But sparring and safety in sparring (use of protective equipment) should not be over emphasized at the expense of kata (with applications) and realistic self-defense training. To be prepared for the street, the martial artist should be trained in defensive and counter techniques and tactics, done without protective equipment, and under supervision.

The more realistic the attack and defense, the more the participants will actually be prepared of a real life assault. This will produce more well rounded karate, taekwondo or kung fu practitioner, one who just might thank his teacher if he is ever actually attacked on the street.


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About The Author:

Christopher Caile is the Founder and Editor-In-Chief of FightingArts.com. He has been a student of the martial arts for over 43 years. He first started in judo. Then he added karate as a student of Phil Koeppel in 1959. Caile introduced karate to Finland in 1960 and then hitch-hiked eastward. In Japan (1961) he studied under Mas Oyama and later in the US became a Kyokushinkai Branch Chief. In 1976 he followed Kaicho Tadashi Nakamura when he formed Seido karate and is now a 6th degree black belt in that organization's honbu dojo. Other experience includes judo, aikido, diato-ryu, kenjutsu, kobudo, Shinto Muso-ryu jodo, boxing and several Chinese fighting arts including Praying mantis, Pak Mei (White Eyebrow) and shuai chiao. He is also a student of Zen. A long-term student of one branch of Traditional Chinese Medicine, Qigong, he is a personal disciple of the qi gong master and teacher of acupuncture Dr. Zaiwen Shen (M.D., Ph.D.) and is Vice-President of the DS International Chi Medicine Association. He holds an M.A. in International Relations from American University in Washington D.C. and has traveled extensively through South and Southeast Asia. He frequently returns to Japan and Okinawa to continue his studies in the martial arts, their history and tradition. In his professional life he has been a businessman, newspaper journalist, inventor and entrepreneur.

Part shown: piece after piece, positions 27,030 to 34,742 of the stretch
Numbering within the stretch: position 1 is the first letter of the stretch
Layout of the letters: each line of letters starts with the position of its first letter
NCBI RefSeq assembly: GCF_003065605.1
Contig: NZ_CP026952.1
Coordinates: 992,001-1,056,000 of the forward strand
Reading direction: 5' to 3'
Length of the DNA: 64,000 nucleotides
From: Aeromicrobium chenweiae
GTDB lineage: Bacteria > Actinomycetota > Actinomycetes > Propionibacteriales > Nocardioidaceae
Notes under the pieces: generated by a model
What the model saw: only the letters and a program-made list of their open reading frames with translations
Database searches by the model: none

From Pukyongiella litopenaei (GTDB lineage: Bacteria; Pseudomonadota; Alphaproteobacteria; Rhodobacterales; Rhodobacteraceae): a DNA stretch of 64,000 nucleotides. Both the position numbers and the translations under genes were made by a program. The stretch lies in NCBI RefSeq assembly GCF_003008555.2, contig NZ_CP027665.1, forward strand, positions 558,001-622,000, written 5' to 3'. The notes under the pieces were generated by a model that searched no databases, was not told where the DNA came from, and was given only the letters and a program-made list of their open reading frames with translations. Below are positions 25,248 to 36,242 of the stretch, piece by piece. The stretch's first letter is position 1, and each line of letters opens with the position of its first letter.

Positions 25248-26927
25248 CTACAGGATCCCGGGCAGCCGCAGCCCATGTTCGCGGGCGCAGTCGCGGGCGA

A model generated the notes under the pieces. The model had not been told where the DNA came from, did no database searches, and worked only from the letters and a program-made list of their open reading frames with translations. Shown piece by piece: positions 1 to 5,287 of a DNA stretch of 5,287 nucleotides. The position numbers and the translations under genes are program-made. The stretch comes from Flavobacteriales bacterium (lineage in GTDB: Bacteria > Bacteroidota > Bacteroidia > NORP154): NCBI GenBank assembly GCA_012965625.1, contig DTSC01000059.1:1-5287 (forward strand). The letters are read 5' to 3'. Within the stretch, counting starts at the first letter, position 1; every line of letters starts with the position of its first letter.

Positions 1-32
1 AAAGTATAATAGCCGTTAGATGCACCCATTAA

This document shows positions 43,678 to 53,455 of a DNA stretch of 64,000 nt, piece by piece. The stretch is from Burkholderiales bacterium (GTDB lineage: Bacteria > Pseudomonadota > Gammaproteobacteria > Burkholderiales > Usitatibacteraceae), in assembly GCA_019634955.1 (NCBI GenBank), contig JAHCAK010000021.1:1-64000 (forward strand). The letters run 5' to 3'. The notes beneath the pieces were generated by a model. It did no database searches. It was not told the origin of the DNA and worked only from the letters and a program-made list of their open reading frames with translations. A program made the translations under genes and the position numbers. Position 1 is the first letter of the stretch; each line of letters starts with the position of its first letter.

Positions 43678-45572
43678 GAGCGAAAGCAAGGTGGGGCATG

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protective equipment in karate, martial arts Safety equipment, karate safety equipment, sparring, kumite, practice fighting, fighting